In this final post of a 4-part series, I’ll wrap up a recipe for change success based on the notion that Change Agents should treat their work like a project. The first three posts suggested you apply classic project management discipline to:
- … clearly define and manage change activities,
- … execute change adoption plans based on an appropriate schedule,
- … and lock down the resources needed to help stakeholders adapt.
The fourth key to Change Agent success is access. There are five groups of people Change Agents need to establish and maintain access to throughout the process of change adoption:
1. Stakeholders: It’s difficult to truly know what the targets of your change are experiencing without a direct feedback channel. In the case of a change that impacts a few dozen people, I highly recommend that Change Agents directly engage those who are most impacted.
If your change has the potential to effect thousands – look to establish this direct connection through a representative sample of stakeholders. Direct feedback is the best way to ensure you’re addressing the true needs of stakeholders and hearing about potential points of resistance “straight from the horse’s mouth”.
2. Process Owners: These are the functional leaders and middle managers within your organization who have direct accountability for business results because they run departments, plants, divisions and business processes. By virtue of their positional authority, Process Owners will be the localized sponsors who will either reinforce the status quo or help with change adoption by sponsoring change within their units.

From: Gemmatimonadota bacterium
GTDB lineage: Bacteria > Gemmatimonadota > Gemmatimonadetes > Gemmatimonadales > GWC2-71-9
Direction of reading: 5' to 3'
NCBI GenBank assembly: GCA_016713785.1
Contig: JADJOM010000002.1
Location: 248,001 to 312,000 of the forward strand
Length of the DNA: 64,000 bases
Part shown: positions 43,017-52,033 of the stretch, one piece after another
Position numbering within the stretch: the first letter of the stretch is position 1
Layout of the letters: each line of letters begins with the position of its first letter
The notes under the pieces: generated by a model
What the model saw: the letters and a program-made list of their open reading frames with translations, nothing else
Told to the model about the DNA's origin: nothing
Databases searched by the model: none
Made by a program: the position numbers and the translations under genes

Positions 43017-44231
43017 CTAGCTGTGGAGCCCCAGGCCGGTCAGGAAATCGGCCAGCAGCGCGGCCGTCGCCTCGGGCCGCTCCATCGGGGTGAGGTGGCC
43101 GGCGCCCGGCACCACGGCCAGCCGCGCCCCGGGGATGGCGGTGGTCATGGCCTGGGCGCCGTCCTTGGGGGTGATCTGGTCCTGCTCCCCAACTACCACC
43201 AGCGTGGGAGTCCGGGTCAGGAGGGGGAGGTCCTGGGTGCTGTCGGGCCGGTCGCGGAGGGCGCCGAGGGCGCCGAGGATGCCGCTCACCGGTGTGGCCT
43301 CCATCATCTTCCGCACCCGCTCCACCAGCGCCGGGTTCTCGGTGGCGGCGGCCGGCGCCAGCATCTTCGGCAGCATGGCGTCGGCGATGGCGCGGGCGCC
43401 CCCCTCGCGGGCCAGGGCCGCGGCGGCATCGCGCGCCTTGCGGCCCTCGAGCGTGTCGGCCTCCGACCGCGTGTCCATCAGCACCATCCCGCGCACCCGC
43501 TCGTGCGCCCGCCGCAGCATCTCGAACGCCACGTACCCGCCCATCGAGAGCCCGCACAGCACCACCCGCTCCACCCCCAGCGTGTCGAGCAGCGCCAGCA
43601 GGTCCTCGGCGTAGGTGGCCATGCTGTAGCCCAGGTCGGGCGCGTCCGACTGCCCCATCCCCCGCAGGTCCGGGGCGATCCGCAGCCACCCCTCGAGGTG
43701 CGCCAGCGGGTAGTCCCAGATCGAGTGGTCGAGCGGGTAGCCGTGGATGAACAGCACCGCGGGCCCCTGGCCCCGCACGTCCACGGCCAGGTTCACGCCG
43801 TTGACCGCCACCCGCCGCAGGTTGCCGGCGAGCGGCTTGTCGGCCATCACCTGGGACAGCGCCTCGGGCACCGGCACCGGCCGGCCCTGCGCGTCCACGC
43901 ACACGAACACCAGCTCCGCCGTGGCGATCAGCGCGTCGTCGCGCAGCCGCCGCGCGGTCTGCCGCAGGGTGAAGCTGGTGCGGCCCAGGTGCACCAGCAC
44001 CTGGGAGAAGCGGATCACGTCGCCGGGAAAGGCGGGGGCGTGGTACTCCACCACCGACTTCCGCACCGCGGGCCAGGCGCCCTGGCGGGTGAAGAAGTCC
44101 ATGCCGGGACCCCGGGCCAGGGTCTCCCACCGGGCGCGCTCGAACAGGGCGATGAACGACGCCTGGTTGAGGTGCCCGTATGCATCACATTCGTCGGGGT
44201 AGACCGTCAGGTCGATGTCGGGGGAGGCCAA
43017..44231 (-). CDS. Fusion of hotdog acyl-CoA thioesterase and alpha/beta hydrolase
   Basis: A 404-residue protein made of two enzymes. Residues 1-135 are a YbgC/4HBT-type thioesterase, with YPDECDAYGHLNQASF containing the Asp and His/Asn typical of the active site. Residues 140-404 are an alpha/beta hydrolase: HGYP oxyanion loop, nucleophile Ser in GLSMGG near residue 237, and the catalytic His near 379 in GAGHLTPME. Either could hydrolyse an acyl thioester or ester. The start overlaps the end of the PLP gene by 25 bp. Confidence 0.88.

These leaders will eventually live with the downstream impacts of the change and their people (the working-level subject matter experts) will certainly watch them for guidance on when (or if) to adopt a change.
3. Subject Matter Experts (often abbreviated as SME’s): While Process Owners may have the ultimate local decision-making authority, local leaders typical defer to key members of their staff when it comes to the details.
That’s why it’s especially important for Change Agents to interact regularly with field-level employees who use the day-to-day processes that may be effected by a given change. These folks have inside knowledge and they can offer some great feedback because they will typically “tell it like it is” in a way that few others will.
4. Sponsors: Decision-makers at the highest level in the organization will obviously have a great influence on your change, but they also have limited time to devote to it. Change Agents would be well-served to engage sponsors as directly as possible, but always come prepared with three things:
- A crisp definition of what’s needed from sponsors and why it’s important.
- Two or three options for what to do – with a clear cost/benefit analysis for each.
- A solid recommendation based on your expertise and understanding of the situation.
Sponsors have the global authority needed to influence a great number of stakeholders to accept your change – but be careful with this 2-edged sword! Keep Sponsors in the loop on change-related risks without overwhelming them with details and avoid over-playing your hand by threatening to leverage the Sponsor’s authority where it’s not necessarily needed.
5. Project Leadership Team: Many large-scale changes are also part of even larger business or technology project. Access to the project managers and team leaders who are guiding this project work is critical to maintaining alignment, keeping project plans up-to-date and reporting the status of change-related activities.
In the case where change-related work identifies risks or burning issues that need attention, that resolution process will go much more smoothly if the topic of change adoption has been a regular item on the project leadership team’s agenda.
Summary: Change Agents do not typically hold the leadership reins of the projects that generate change nor possess the positional authority to dictate change. But with the appropriate levels of access to those who do control things, Change Agents can guide the successful adoption of meaningful change.
Question for Chatter:
- Have you had an experience where a lack of sufficient access to one of these 5 groups made a change project more difficult?
Incoming search terms:
- First-level leaders chart